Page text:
Kids Don’t Need To Be Fashionistas At School

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cute kidsI see it all over the ads for stores like Gap Kids, Crew Cuts, Janie and Jack and the like. There is a lot of pressure in society to make our kids look super precious with more accessories than we adult women have. I don’t buy into it now, but I used to- from my impressionable days as a brand-new mommy when I had outfits for my daughter that she outgrew before even having a chance to wear right up until she started kindergarten and I saw one adorable outfit after another come home destroyed. Now that she and my son are both school-age, I’ve been around the parenting block enough times that I feel very strongly about this- kids don’t need to be fashionistas at school.

I bought my daughter a wardrobe of perfect Gymboree outfits to start kindergarten with. I had not yet been totally bitch-slapped by motherhood and still held out hope that by buying expensive and high-quality clothing for my child, I was “making an investment”. Never mind the fact that my daughter outgrows clothing every 2-3 months, I was not to be deterred. I carefully cultivated a style that was very much “her”- bright colors, animals she liked, cute patterns, funky shoes. It was important to me that her individuality shown through.

After the first month of school, when most of her brand-new shirts had come home with varying stains of indeterminate origin, I decided to cut the shit. This was ridiculous. Why was I dressing up a 5-year old in clothes that she gave no effs about and did not at all take care of?? I had so many other things I could blow my money on. Like, my own clothes to stain. As my mother has always said, it’s not a Valerie Shirt until it has a big stain on it! My poor kid came by it honestly.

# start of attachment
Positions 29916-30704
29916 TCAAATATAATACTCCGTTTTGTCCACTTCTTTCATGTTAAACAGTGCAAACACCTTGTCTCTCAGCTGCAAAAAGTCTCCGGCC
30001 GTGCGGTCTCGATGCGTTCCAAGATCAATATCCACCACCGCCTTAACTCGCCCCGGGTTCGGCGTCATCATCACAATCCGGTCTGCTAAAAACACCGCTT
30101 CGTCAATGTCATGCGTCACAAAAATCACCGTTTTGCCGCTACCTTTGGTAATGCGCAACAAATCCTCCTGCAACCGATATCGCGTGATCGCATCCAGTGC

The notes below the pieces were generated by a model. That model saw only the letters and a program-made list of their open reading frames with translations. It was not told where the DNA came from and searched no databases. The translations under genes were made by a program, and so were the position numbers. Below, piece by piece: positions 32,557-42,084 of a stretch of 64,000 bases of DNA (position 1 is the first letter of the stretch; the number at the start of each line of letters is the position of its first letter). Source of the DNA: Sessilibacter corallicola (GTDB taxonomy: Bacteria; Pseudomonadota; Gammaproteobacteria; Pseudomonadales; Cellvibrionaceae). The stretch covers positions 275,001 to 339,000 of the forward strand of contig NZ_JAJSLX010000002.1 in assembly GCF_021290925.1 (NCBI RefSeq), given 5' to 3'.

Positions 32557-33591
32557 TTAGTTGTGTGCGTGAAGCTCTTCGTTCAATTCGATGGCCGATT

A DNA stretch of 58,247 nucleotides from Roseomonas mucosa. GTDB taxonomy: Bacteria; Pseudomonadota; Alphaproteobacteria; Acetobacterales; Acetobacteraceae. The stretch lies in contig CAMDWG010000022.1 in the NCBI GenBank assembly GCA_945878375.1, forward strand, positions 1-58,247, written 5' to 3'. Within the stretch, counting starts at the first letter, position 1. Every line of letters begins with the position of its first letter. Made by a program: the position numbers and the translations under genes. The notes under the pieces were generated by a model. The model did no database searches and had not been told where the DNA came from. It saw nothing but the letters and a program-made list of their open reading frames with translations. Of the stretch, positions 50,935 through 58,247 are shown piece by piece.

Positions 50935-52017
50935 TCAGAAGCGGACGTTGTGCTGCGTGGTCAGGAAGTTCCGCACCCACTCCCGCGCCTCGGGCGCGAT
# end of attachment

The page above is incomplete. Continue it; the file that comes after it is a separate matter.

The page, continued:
Over time, I began to realize that my small child did not need a “style”, she needed clothes on her back. She needed to be comfortable for phys ed class and story time and everything in between. Maybe some kids notice their clothes and care about that sort of thing but I would venture that the average small child does not. Once I realized this, I started saving all kinds of money buying things based on comfort and fit rather than adorableness. I still love the odd cutesy outfit here and there, but for the most part, I keep it super easy and versatile. I cannot tell you how many shirts I fell in love with that came home after one day at school with an irremovable Stain of Doom. I am done feeling that brand of frustration and disappointment. Trying to cultivate a “style” for an elementary school child is as futile as nailing Jell-O to the wall. I will keep my kids in their clearance Target jeans until they can prove to me that they have the ability to take care of their clothes reliably and not make me feel like I’m setting $100 bills on fire by purchasing carefully curated new outfits for them. Until then, I will keep buying myself all the Loft I can get my hands on. Providing I can learn to eat like a grown-up too.

 (Image: Andresr/Shutterstock)